The plastic scrap markets remain high

A number of post-consumer plastics are enjoying robust demand, which is helping to keep prices rising. In particular, bales made of high-density polyethylene (HDPE) and polypropylene (PP) and repro have benefited from the tightness of the new goods.

This year record prices were achieved for natural and mixed-color HDPE bales. From the first quarter of next year, however, the tension in Neumarkt should ease. One remanufacturer also says he saw brand owners push back rising prices for recycled materials.

Joel Morales, Executive Director of Polyolefins Americas at Houston-based IHS Markit, says that planned and unplanned outages since the winter storms in February of this year have continued to keep the supply of virgin HDPE, especially for blow molding types, tight. Morales says more planned outages will follow in the fourth quarter.

However, new HDPE virgin material capacities for the blow molding sector will be put into operation next year, which should improve the supply of this material and also lower prices, he says. Morales mentions LyondellBasell’s expansion in La Porte, Texas, which started operations in early 2020 but is still in the process of optimizing blow mold production. This facility should be able to support the market in 2022 with a capacity expansion of 1.1 billion pounds per year. Shell Pennsylvania Petrochemicals Complex in Monaca, Pennsylvania, is also scheduled to go online in mid-2022, producing 1 million tons of HDPE resins with a focus on blow molding applications.

Scott Saunders, general manager of KW Plastics, Troy, Alabama, an HDPE and PP remanufacturer, says HDPE prices showed signs of weakness prior to Hurricane Ida, which hit land in late August, as more new HDPE was carried wider specification became available. He says the availability of this material threatens to lower the price of mixed bales.

“Domestic demand is spectacular for traditional varieties and developing for non-traditional ones. If it is a polyolefin, markets can be found. Even some mixed grades of material are being studied due to their low prices compared to more traditional materials. Demand is being driven by more and more companies who want to show that they have post-consumer content in their products. ” – an operator of material recycling plants based in the Midwest

Saunders adds, “That seems a bit dried up, or at least has been postponed to October.”

Despite this delay, he says, “We are seeing that high density has peaked and should begin to decline, which will affect the color market. We don’t yet know how this will affect the natural market. “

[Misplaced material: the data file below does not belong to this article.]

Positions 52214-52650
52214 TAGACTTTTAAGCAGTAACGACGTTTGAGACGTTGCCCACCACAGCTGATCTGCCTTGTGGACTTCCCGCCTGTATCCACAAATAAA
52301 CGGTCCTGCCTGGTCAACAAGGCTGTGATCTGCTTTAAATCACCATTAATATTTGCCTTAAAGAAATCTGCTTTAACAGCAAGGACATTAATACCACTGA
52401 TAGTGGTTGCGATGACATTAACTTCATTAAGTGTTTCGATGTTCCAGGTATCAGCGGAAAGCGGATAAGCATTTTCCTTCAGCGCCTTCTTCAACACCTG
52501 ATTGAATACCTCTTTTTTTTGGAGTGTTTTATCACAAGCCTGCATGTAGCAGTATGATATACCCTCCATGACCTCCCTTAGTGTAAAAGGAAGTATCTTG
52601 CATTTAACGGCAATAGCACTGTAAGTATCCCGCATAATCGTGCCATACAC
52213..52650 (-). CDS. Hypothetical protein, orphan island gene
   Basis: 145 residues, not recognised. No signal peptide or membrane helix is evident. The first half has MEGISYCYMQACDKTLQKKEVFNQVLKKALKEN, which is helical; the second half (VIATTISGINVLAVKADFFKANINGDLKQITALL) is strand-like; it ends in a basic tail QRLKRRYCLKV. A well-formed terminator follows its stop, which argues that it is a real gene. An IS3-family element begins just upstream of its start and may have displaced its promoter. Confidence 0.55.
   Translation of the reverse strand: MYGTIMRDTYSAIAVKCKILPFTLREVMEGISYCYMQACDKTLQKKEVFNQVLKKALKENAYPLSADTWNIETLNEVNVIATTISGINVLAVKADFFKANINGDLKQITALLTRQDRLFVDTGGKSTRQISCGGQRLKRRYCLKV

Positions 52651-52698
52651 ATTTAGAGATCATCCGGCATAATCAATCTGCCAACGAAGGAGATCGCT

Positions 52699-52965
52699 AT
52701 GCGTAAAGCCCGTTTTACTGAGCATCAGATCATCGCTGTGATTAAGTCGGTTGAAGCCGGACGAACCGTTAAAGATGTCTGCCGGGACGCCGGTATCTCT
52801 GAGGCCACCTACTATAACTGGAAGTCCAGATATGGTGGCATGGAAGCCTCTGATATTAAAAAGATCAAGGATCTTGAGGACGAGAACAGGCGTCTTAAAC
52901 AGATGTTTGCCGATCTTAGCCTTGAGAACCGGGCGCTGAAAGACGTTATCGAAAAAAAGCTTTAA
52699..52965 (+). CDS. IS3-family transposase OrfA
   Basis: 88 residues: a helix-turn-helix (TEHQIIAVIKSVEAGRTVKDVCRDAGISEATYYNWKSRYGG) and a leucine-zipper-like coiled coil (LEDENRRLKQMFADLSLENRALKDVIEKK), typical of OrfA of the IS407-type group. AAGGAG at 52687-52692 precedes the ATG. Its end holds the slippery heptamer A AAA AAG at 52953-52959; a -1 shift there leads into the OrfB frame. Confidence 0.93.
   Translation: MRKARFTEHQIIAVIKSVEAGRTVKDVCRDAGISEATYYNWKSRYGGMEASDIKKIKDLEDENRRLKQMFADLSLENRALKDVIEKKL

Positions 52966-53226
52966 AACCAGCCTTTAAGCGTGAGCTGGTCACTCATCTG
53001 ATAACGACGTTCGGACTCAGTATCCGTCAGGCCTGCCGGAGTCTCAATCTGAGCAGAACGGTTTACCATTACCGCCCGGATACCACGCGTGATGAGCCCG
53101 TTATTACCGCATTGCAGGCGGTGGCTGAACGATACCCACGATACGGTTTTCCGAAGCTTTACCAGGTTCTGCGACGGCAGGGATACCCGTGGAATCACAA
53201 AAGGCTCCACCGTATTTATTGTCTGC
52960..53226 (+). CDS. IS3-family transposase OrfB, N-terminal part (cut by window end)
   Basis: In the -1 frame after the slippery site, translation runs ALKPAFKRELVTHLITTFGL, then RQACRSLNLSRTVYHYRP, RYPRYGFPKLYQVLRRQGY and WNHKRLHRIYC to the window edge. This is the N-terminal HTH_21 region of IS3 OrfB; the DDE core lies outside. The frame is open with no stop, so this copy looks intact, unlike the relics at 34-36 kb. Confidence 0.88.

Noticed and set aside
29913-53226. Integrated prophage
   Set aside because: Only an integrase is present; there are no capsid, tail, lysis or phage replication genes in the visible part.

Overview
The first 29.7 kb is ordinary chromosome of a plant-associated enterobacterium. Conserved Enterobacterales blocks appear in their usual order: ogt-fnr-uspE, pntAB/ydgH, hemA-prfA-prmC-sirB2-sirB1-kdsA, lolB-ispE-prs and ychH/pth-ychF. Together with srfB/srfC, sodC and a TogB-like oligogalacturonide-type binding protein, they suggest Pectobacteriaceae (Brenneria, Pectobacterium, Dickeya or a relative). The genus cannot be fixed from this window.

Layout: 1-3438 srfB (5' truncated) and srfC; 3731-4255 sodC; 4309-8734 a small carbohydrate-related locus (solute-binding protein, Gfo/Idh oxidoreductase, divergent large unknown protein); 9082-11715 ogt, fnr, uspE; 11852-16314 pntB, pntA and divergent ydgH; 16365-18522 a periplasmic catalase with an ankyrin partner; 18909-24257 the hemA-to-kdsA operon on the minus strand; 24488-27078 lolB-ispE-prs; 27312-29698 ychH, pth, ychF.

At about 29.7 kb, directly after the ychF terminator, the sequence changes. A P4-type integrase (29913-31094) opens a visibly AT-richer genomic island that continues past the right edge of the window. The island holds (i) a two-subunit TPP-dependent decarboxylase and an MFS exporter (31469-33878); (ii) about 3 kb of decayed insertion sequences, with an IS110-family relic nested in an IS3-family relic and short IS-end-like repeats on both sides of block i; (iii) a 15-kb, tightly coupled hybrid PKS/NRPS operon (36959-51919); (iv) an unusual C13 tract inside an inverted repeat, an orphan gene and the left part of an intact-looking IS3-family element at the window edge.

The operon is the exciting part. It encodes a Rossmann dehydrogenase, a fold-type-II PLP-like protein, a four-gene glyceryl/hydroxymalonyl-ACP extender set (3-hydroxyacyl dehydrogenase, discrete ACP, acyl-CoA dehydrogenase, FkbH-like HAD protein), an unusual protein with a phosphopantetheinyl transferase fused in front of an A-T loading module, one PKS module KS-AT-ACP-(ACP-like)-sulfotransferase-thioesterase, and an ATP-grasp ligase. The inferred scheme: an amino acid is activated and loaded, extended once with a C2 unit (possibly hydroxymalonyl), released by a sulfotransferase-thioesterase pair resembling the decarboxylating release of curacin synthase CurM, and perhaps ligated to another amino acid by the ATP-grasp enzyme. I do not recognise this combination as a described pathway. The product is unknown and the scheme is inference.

Saunders continues, “We hear some comments from brand owners who are dissatisfied with the price premium for PCR (post-consumer recycling) over virgin material, as they have come under cost pressures from all of their other chemical and raw material suppliers.”

The availability of PP scrap is increasing, he says, and bale prices have decreased somewhat in response, but new supplies of this material still appear to be scarce.

A contact with a post-industrial scrap remanufacturer based in the southeast says: “Although we have seen a steady flow [of scrap], with some downtime in the automotive industry due to missing components, work issues, etc. I would expect a slight decrease in material receipts by September, with a recovery in October. “

She adds that the demand for recycled PP, HDPE, polyvinyl chloride, acrylonitrile butadiene styrene (ABS) and polycarbonate / ABS grades from her company has been strong. “Demand for consumer products and the expansion of recycled content commitments have remained high and strong throughout the year. Every end user we have can use more than we produce. “

The remanufacturer adds that demand is at least 15 to 20 percent higher than her company’s production capacity allows.

“The trend for 2021 is up,” she says. “I think the companies that have committed to using a percentage of recycled material [content] by 2025 set up their processes and raw materials for this. I think both prices and demand will stay strong through 2021. “

A contact with a material recovery plant in the Midwest that processes post-consumer and post-industrial material says that in addition to the high prices for HDPE bales in natural and mixed colors, so are the prices for bales made from expanded polystyrene, polyethylene terephthalate, polyethylene Apply to low density, polycarbonate and ABS is strong.

“Domestic demand is spectacular for traditional varieties and developing for non-traditional ones,” he says. “If it’s a polyolefin, markets can be found. Even some mixed grades of material are being studied due to their low prices compared to more traditional materials. Demand is being driven by more and more companies who want to show that they have post-consumer content in their products. “

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